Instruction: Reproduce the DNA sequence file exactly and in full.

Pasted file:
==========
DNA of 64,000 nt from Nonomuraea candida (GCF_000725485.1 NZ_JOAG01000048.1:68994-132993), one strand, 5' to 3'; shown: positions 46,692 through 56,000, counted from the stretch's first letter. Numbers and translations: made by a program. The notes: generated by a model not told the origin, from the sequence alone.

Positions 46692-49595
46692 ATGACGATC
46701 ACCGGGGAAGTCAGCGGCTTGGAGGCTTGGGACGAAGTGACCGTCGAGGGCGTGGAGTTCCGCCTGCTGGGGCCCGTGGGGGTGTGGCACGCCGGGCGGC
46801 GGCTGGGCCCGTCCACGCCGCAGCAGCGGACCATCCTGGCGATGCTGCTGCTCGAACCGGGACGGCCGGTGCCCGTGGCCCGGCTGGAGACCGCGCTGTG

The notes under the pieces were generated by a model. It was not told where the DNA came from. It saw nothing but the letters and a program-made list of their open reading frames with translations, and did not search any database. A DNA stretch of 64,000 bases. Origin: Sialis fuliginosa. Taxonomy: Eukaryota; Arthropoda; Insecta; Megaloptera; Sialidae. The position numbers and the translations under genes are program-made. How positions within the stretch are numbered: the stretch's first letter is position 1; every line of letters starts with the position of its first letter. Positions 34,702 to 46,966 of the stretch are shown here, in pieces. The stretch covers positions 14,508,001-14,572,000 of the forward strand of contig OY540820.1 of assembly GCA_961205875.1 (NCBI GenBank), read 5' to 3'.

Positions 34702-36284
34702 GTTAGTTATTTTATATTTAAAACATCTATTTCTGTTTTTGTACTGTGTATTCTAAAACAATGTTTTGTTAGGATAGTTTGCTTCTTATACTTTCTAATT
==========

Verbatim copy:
DNA of 64,000 nt from Nonomuraea candida (GCF_000725485.1 NZ_JOAG01000048.1:68994-132993), one strand, 5' to 3'; shown: positions 46,692 through 56,000, counted from the stretch's first letter. Numbers and translations: made by a program. The notes: generated by a model not told the origin, from the sequence alone.

Positions 46692-49595
46692 ATGACGATC
46701 ACCGGGGAAGTCAGCGGCTTGGAGGCTTGGGACGAAGTGACCGTCGAGGGCGTGGAGTTCCGCCTGCTGGGGCCCGTGGGGGTGTGGCACGCCGGGCGGC
46801 GGCTGGGCCCGTCCACGCCGCAGCAGCGGACCATCCTGGCGATGCTGCTGCTCGAACCGGGACGGCCGGTGCCCGTGGCCCGGCTGGAGACCGCGCTGTG

The notes under the pieces were generated by a model. It was not told where the DNA came from. It saw nothing but the letters and a program-made list of their open reading frames with translations, and did not search any database. A DNA stretch of 64,000 bases. Origin: Sialis fuliginosa. Taxonomy: Eukaryota; Arthropoda; Insecta; Megaloptera; Sialidae. The position numbers and the translations under genes are program-made. How positions within the stretch are numbered: the stretch's first letter is position 1; every line of letters starts with the position of its first letter. Positions 34,702 to 46,966 of the stretch are shown here, in pieces. The stretch covers positions 14,508,001-14,572,000 of the forward strand of contig OY540820.1 of assembly GCA_961205875.1 (NCBI GenBank), read 5' to 3'.

Positions 34702-36284
34702 GTTAGTTATTTTATATTTAAAACATCTATTTCTGTTTTTGTACTGTGTATTCTAAAACAATGTTTTGTTAGGATAGTTTGCTTCTTATACTTTCTAATT